In solo martial arts training, visualization can be a very powerful tool. This is not some new revelation. In almost all forms of sport, dance, combat or other physical challenges, visualization is used to focus the participant’s mind on an idea or outcome. However, this type of mental exercise is particularly important when you are training alone for combat since that fight, if it ever occurs, will be with another person. Traditional martial arts exercises are often labeled as unrealistic by people who do not understand the mental aspects of training. Kata in particular can appear abstract and unrelated to fighting.
Many that make these claims also feel that kumite (sparring) is the better means to prepare for a real fight since another person (the opponent) is present. What they do not acknowledge is that along with that person comes rules. All forms of kumite in a civilized society have rules whether they are point sparring and self-defense drills or professional, full contact, mixed-martial arts fighting. Rules are a good thing. Rules keep us relatively safe so we can compete and train within an accepted level of risk. But, unfortunately, there are no rules in the real-life situations we want to be prepared for. Kumite is a valuable exercise that teaches many lessons but if we spend all our time training within a certain set of parameters, we will not be ready when something “else” is needed. For example, if you never strike to the groin, eyes and neck, never break arms or legs, never bite or scratch for that matter, it is unlikely that you will instinctively consider these self-defense techniques in a serious altercation.
On the other hand, all these techniques from the softest controlling movements to killing blows are contained in kata, and visualization can be a great tool towards finding these techniques and training with a real-life mindset. There are a number of ways to use visualization while practicing kata. I intend to discuss more of these ideas in the future but let’s start with “seeing” and reacting to specific attacks. To do this, I slow down whatever I am working on and visualize an opponent and an attack before I make each move in the kata. This is a little like playing jeopardy since you have to figure out the question based on the answer; you have to look at what you are doing and ask yourself what attack might elicit this response. Then you have to backtrack, visualize the attack, and commit to the move in the kata with the intensity and focus of someone defending his life.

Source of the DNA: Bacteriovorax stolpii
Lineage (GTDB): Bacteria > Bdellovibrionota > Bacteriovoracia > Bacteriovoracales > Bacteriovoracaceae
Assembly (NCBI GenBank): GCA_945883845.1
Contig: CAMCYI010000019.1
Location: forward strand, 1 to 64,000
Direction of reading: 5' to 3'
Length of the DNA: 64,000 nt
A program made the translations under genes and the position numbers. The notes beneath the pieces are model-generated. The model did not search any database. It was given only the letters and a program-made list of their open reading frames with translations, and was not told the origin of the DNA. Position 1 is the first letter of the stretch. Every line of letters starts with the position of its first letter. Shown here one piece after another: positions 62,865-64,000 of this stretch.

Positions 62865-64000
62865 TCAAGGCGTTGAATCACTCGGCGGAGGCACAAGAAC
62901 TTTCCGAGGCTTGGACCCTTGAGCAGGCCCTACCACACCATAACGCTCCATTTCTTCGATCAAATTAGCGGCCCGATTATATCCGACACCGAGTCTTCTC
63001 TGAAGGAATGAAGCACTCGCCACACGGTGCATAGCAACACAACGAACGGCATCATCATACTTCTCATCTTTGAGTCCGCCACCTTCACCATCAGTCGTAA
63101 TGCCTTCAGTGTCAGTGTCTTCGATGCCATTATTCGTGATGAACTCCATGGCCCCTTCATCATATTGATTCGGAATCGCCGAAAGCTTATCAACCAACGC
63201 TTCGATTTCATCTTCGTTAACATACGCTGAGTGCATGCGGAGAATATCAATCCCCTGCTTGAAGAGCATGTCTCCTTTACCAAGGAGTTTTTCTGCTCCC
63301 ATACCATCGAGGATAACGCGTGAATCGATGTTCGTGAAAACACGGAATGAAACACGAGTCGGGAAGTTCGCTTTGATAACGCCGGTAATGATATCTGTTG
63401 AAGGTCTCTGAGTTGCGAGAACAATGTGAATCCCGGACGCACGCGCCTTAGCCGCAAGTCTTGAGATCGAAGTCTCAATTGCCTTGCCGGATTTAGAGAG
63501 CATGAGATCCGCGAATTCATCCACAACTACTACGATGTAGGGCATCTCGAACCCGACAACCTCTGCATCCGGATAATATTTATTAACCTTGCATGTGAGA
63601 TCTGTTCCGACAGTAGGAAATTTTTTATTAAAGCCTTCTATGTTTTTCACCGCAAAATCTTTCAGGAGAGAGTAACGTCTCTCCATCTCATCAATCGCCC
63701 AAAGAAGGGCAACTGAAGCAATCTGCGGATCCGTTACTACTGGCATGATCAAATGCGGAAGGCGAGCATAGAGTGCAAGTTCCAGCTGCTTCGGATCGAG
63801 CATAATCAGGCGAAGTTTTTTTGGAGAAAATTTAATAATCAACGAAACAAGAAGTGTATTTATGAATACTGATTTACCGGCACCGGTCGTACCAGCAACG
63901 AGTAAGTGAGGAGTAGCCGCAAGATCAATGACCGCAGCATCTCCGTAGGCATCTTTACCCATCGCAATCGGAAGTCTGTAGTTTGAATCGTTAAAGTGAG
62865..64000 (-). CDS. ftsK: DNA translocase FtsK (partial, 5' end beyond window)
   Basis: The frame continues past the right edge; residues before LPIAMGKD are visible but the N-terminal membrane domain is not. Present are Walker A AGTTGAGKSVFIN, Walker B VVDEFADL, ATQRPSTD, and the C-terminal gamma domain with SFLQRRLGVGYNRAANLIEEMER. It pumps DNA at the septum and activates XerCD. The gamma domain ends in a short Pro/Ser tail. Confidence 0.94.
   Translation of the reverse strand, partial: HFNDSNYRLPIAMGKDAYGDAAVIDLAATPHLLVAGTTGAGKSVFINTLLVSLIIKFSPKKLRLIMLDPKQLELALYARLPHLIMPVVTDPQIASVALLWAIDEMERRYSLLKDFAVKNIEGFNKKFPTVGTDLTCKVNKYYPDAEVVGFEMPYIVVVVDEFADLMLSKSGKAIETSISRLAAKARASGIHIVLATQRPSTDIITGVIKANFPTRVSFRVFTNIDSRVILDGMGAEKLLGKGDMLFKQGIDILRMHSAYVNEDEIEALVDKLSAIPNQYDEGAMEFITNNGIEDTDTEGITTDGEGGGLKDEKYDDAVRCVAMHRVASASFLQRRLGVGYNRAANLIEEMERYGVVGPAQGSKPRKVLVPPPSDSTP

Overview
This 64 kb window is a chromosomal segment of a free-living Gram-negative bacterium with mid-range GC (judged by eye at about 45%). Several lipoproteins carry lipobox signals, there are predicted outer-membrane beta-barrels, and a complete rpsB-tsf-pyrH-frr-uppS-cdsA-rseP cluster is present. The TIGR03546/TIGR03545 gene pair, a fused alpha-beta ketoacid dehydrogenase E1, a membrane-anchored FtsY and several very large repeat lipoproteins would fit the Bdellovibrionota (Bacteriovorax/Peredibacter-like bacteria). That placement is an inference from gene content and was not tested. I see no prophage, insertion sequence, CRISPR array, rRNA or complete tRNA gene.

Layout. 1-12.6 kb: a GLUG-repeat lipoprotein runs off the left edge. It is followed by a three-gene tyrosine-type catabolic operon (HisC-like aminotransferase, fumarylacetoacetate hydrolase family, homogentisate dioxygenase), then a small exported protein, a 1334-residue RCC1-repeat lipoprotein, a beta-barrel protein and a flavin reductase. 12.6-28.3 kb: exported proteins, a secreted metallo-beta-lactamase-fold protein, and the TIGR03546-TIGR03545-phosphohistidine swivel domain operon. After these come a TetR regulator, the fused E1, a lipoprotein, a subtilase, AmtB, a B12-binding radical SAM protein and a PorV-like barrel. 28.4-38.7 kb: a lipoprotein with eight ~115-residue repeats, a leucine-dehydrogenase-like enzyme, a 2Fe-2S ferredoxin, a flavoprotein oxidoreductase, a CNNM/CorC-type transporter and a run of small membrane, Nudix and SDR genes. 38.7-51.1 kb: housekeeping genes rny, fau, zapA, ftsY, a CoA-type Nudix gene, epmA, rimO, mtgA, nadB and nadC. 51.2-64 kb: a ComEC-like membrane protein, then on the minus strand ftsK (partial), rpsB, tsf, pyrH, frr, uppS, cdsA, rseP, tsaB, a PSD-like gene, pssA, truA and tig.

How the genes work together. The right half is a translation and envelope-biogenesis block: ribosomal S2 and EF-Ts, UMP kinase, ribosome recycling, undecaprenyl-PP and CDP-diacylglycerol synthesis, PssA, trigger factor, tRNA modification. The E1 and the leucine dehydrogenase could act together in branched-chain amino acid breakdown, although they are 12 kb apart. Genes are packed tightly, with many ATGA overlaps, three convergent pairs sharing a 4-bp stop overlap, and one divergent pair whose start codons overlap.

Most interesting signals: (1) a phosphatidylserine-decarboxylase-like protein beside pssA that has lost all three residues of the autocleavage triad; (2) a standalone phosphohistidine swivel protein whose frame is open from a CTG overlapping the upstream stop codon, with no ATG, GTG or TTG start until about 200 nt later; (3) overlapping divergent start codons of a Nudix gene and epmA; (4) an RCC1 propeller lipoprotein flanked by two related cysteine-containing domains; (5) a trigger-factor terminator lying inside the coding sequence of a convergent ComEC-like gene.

Visualizing specific attacks in this way is useful but can also be complicated. Often we resort to “seeing” the same attacks again and again because our understanding of what we are doing in kata is limited to what we have been shown. The key is to break things down to their smallest components. Do not worry if a series of techniques do not flow well based on one attack. Train each one movement (or each small sequence) as if it exists independently from the whole kata. The key here is to think outside the box and see more possible attacks as well as more possible responses within your movements. Good visualization skills open many doors to discovering useful technique and, at the same time, allow us to freely train for all possible scenarios.